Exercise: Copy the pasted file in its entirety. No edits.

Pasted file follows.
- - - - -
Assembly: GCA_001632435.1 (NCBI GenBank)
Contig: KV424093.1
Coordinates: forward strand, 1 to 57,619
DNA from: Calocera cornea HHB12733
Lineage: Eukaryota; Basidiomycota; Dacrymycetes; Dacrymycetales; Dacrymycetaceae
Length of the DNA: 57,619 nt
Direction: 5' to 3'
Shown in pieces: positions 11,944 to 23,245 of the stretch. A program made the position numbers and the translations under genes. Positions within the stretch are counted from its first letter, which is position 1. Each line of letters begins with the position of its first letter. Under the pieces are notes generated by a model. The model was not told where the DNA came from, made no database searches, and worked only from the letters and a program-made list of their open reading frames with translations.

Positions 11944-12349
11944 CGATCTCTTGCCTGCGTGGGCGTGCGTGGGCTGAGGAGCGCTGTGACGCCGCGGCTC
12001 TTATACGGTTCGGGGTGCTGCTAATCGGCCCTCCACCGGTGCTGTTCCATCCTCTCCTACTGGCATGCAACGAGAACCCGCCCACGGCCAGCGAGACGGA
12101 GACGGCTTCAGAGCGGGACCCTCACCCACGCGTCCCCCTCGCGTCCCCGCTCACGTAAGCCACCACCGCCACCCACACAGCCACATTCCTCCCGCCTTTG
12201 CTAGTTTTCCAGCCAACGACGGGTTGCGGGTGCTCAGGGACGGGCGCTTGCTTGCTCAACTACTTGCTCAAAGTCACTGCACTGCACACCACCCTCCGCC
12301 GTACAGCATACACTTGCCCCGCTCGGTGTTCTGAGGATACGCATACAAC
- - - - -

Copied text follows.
Assembly: GCA_001632435.1 (NCBI GenBank)
Contig: KV424093.1
Coordinates: forward strand, 1 to 57,619
DNA from: Calocera cornea HHB12733
Lineage: Eukaryota; Basidiomycota; Dacrymycetes; Dacrymycetales; Dacrymycetaceae
Length of the DNA: 57,619 nt
Direction: 5' to 3'
Shown in pieces: positions 11,944 to 23,245 of the stretch. A program made the position numbers and the translations under genes. Positions within the stretch are counted from its first letter, which is position 1. Each line of letters begins with the position of its first letter. Under the pieces are notes generated by a model. The model was not told where the DNA came from, made no database searches, and worked only from the letters and a program-made list of their open reading frames with translations.

Positions 11944-12349
11944 CGATCTCTTGCCTGCGTGGGCGTGCGTGGGCTGAGGAGCGCTGTGACGCCGCGGCTC
12001 TTATACGGTTCGGGGTGCTGCTAATCGGCCCTCCACCGGTGCTGTTCCATCCTCTCCTACTGGCATGCAACGAGAACCCGCCCACGGCCAGCGAGACGGA
12101 GACGGCTTCAGAGCGGGACCCTCACCCACGCGTCCCCCTCGCGTCCCCGCTCACGTAAGCCACCACCGCCACCCACACAGCCACATTCCTCCCGCCTTTG
12201 CTAGTTTTCCAGCCAACGACGGGTTGCGGGTGCTCAGGGACGGGCGCTTGCTTGCTCAACTACTTGCTCAAAGTCACTGCACTGCACACCACCCTCCGCC
12301 GTACAGCATACACTTGCCCCGCTCGGTGTTCTGAGGATACGCATACAAC